There were two charges against him. The general theme was that Socrates was a menace to society. The first charge was of heresy, disbelief in the Gods. It was probably meant to cause prejudice amongst the jurymen. Actually, Socrates observed all the correct procedures of the religion of his times. The charge had been used successfully against another philosopher, Anaxagoras.[1]p17

The second charge was that he corrupted the youth with his teachings. What was meant by this? Apparently, this was not about his personal relationship with his pupils. It was about the way he was thought to influence their political views. His circle had included a number of right-wing aristocrats whose ideas were now rejected by most citizens. The brilliant Alcibiades, once a great leader of Athens, was now seen as a traitor.[1]p17

The trial[change | change source]

Crito, a friend of Socrates, illegally paid the prison guards to allow Socrates to escape. Socrates, however, decided not to escape. When Socrates was put on trial, he gave a long speech to defend himself against the claims made by the Athens government.

We have Plato's version of how Socrates defended himself, in the Apologia. It starts:

"I do not know what effect my accusers have had upon you, gentlemen, but for my own part I was carried away by them; their arguments were so convincing. On the other hand, scarcely a word of what they said was true".[1]p19

The sentence[change | change source]

When Socrates was asked to propose his punishment, Socrates said that the government should give him free dinners for the rest of his life for all the good that he did for society. The court held a vote between giving Socrates a fine to pay or putting him to death. The verdict was that Socrates was to be put to death.

Death of Socrates[change | change source]

Socrates did not fear death. He did not try to avoid death by apologizing for his actions because he thought it was morally right to stand by his principles. Socrates was ordered to drink a cup of hemlock (a poisonous liquid got from the plant).[3] He drank it and died soon after.

Plato on Socrates' trial and death[change | change source]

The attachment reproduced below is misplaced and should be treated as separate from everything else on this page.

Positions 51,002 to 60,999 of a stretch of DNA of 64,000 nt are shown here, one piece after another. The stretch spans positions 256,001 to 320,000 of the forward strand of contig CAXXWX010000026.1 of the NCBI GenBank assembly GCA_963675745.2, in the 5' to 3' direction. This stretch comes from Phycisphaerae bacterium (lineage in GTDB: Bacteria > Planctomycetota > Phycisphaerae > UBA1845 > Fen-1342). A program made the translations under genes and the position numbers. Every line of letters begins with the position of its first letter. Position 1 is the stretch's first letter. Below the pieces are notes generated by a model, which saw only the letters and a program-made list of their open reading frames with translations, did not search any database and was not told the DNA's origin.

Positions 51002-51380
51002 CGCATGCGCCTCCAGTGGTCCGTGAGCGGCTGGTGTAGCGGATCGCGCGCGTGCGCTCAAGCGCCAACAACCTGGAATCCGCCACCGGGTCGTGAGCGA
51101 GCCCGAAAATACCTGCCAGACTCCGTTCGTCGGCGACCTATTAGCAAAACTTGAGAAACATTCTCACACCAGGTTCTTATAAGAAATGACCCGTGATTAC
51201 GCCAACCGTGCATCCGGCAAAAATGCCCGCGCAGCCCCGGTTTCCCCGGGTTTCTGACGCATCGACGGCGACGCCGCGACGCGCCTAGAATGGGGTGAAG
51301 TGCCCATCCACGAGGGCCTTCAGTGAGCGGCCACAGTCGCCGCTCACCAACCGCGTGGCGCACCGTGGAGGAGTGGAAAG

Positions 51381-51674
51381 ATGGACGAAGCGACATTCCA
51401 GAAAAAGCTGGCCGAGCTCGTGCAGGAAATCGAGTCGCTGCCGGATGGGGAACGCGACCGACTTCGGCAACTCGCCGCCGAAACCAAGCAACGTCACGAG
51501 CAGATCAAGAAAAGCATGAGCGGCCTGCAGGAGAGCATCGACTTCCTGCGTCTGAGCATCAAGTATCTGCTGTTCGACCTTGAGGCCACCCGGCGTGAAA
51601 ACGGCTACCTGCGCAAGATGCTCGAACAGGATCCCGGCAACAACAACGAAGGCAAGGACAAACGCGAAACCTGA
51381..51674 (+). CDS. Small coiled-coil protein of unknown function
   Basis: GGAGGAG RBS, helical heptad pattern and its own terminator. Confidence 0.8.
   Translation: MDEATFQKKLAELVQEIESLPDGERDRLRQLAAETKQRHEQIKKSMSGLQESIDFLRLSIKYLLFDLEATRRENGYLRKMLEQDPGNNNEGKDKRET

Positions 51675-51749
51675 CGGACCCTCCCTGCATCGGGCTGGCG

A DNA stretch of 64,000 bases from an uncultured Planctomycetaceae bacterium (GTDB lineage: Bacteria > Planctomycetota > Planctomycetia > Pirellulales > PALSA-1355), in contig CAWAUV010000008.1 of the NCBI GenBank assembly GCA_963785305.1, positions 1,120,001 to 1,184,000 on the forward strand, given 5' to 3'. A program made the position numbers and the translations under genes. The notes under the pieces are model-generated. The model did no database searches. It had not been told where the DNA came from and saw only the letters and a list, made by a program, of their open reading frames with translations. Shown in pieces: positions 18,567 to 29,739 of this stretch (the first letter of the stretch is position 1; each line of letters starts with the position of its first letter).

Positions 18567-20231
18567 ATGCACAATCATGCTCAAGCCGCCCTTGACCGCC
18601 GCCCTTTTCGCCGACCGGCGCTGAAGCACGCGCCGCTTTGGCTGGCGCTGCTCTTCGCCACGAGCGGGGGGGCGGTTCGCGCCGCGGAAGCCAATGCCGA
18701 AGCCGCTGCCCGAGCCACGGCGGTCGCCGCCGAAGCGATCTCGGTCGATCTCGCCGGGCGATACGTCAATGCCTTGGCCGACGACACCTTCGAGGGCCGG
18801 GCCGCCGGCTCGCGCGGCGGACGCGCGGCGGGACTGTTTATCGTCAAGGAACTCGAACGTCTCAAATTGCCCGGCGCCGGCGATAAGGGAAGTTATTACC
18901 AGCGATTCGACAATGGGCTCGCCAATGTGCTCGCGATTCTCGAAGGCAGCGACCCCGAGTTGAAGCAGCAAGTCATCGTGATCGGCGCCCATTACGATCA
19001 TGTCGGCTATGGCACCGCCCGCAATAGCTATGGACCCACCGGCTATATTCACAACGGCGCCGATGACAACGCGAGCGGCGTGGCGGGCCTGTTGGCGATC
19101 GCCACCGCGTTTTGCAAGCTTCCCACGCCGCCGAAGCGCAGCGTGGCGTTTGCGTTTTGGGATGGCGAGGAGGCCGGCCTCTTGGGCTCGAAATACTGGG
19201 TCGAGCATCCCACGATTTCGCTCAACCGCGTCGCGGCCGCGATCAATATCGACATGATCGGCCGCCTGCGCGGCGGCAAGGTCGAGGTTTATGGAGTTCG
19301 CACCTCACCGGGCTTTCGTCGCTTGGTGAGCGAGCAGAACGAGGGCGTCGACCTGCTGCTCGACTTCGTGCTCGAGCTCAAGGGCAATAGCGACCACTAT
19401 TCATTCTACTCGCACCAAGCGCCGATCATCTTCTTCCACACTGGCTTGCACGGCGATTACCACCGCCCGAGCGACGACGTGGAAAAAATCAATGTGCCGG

There are several dialogues by Plato which deal directly with the trial of Socrates and the period up to his death. They are, in order of the events:

  1. Apologia, or The Apology. This deals in particular with Socrates' defence at his trial. It is regarded as accurate in substance, and perhaps in detail.
  2. Crito. This deals with the month between his trial and his death. In particular, Socrates explains to his friend Crito why he is not going to escape, or permit his friends to bribe the jailor.
  3. Phaedo. This is a later work. It is written as if by an eye-witness of the last day of Socrates' life. In the work, Phaedo of Elias reports to a group of friends on what Socrates said on his last day. This is called a "reported dialogue" or one dialoge inside another. The Phaedo is longer than the other two works.

The ideas of Socrates[change | change source]

Socrates helped people to see what was wrong with their ideas. Sometimes they liked this, sometimes they were not happy or grateful. He said that he, Socrates, was not wise, but that he "knew that he knew nothing." Since other people think they know something, but no one really knows anything, Socrates claimed he knew more than anyone else. He said that people who do bad things do so because they do not know any better.

People think that Socrates was a good man because he did no harm, except he asked questions about everything. However, during his life many people thought he was a bad person, because he asked those questions and because he made young people unhappy about their lives.

Someone once wrote that Socrates said that "A life that was not examined was not worth living". This means that someone must think about their own life and its purpose. Some people believe that most humans are happier if they do not think too much about their life.

Socrates also taught that many people can look at something and not truly see it. He asked questions about the meaning of life and goodness. These are still very important questions. Much of philosophy (love of wisdom) is about these things.

Legacy[change | change source]

Socrates is seen by some people as a martyr, since he willingly died to support the idea that knowledge and wisdom are very important to our lives.

Socrates is known as one of the most important philosophers in history He is often described as the father of Western philosophy. He did not start Western philosophy, but he had a big influence on it. Before Socrates, philosophy was mainly about mathematics and answering questions about our natural world. Socrates expanded on that and added questions about ethics, politics, and epistemology to philosophy.

References[change | change source]

  1. 1.0 1.1 1.2 1.3 1.4 1.5 1.6 1.7 1.8 Plato. The last days of Socrates. Translation and introduction by Hugh Tredennick. Penguin, London
  2. Guthrie W.K.C. 1962. A history of Greek philosophy. Cambridge University Press, London. Volume 1 The earlier presocratics and the pythagoreans. Volume 2 The presocratic tradition from Parmenides to Democritus.
  3. Hemlock is got from any of the poisonous umbelliferous plants, of the genera Conium (Conium maculatum and Conium chaerophylloides) and Cicuta